Work from home jobs have become a permanent reality for many American federal government employees, despite opposition from Republican politicians. The Republican majority in the House has recently introduced a bill that would undermine hybrid work arrangements for federal workers, forcing government employees back into the office and out of any work-from-home strategies. The theory behind this bill is that agencies cannot be as productive out of the office as they are in it.
However, this bill already faces a number of difficulties and a new one has just surfaced: the start of union contracts that include promises of flexible work. This means that even if the bill were to become law, it would be difficult to implement and enforce.
The bill, introduced by Rep. James Comer (R-Ky.), the new chair of the House Oversight and Accountability Committee that oversees federal agencies, is called the “Stopping Home Office Work’s Unproductive Problems,” or “SHOW UP” Act of 2023. If it should become law, it would require within 30 days of enactment that every federal agency would have to return to the “telework policies, practices, and levels of the agency as in effect on December 31, 2019, and may not expand any such policy, practices, or levels until the date that an agency plan is submitted to Congress with a certification by the Director of the Office of Personnel Management.”
The general sense seems similar to what The Real Estate Roundtable suggested in a letter to President Biden in December 2022. A similar bill was filed in May 2022 by former Rep. Yvette Herrell of New Mexico who lost her reelection bid for office last year and who is no longer in Congress.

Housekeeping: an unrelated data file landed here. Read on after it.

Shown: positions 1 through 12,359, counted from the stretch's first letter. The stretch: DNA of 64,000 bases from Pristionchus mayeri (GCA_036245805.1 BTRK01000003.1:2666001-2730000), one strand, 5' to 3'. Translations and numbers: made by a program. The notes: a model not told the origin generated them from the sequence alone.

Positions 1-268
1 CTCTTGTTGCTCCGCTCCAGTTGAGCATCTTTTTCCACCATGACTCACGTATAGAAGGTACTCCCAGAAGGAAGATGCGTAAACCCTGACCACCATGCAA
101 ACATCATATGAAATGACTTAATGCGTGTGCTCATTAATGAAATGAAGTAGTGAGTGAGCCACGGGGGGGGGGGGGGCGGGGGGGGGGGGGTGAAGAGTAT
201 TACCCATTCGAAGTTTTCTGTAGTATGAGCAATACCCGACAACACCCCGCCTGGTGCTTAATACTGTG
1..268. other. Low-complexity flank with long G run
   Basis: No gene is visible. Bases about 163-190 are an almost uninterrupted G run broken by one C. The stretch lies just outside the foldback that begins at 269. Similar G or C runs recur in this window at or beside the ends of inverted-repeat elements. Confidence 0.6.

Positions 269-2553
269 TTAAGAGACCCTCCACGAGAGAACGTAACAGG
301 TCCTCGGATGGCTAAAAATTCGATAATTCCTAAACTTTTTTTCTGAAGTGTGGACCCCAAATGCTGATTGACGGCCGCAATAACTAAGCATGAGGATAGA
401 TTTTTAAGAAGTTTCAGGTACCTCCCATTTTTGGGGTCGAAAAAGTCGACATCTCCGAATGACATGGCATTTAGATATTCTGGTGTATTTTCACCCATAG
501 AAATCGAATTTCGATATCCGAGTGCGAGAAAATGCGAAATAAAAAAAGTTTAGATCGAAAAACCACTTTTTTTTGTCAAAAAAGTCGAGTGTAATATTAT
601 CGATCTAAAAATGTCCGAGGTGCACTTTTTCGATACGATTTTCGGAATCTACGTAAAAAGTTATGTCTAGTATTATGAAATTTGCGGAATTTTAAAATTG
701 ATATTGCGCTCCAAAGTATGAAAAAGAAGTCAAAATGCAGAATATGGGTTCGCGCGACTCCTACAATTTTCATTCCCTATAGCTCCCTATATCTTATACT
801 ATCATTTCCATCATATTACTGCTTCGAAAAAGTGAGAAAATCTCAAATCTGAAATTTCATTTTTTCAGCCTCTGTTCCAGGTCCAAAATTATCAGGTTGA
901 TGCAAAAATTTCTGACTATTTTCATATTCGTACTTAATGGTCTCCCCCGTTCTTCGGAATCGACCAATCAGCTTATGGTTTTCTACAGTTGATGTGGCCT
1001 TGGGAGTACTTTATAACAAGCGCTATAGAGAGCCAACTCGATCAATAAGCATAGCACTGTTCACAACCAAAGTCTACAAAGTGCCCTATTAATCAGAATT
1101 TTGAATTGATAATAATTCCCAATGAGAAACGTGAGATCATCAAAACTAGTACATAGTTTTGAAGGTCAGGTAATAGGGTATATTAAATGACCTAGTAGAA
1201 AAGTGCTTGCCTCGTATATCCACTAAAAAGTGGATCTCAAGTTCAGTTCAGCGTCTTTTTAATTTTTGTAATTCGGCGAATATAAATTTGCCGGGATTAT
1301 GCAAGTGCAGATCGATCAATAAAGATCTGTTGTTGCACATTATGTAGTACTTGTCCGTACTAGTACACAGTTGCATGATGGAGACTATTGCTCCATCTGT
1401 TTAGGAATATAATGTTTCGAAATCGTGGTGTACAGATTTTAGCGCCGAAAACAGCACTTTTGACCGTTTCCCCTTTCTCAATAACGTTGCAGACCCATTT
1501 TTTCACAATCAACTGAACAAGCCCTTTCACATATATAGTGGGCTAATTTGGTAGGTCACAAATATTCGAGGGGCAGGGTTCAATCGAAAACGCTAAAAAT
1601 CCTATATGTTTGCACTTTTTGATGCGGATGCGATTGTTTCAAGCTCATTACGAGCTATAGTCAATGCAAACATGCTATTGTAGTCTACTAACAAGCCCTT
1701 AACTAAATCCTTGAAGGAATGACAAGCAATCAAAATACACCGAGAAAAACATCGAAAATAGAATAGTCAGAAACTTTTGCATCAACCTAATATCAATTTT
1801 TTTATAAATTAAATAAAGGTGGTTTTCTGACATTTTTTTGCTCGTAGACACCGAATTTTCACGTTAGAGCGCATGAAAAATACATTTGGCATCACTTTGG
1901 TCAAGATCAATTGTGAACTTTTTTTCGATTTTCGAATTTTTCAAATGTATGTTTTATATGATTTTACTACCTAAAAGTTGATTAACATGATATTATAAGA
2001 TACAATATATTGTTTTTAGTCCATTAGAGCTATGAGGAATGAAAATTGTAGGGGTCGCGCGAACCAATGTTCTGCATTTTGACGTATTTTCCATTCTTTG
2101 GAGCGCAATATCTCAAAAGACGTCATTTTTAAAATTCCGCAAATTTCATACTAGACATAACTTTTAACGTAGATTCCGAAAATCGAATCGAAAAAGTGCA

However, the passage of this bill faces serious opposition from the administration. For instance, in July 2022, Kiran Ahuja, Director of the U.S. Office of Personnel Management, conveyed to a Congressional committee that a flexible work environment is essential in order to draw and retain exceptional employees in the current competitive job market.
Given that passage into law would require a Democratic-controlled Senate and President Biden to go along, enactment of the Republican bill seems very unlikely. Potentially, Republicans could use passage of a final budget or even an increase of the debt ceiling, as a negotiation to push the measure into law, assuming they can get the votes.
However, union agreements would still pose a serious challenge. The American Federation of Government Employees (AFGE) boasts a membership of over 281,000 individuals working in almost every agency of the federal and D.C. governments, spanning across 936 local unions. In December 2022, after prolonged legal battles with the Equal Employment Opportunity Commission (EEOC), the union announced that they had reached a settlement for immediate flexible work arrangements while they negotiate terms for a permanent telework program.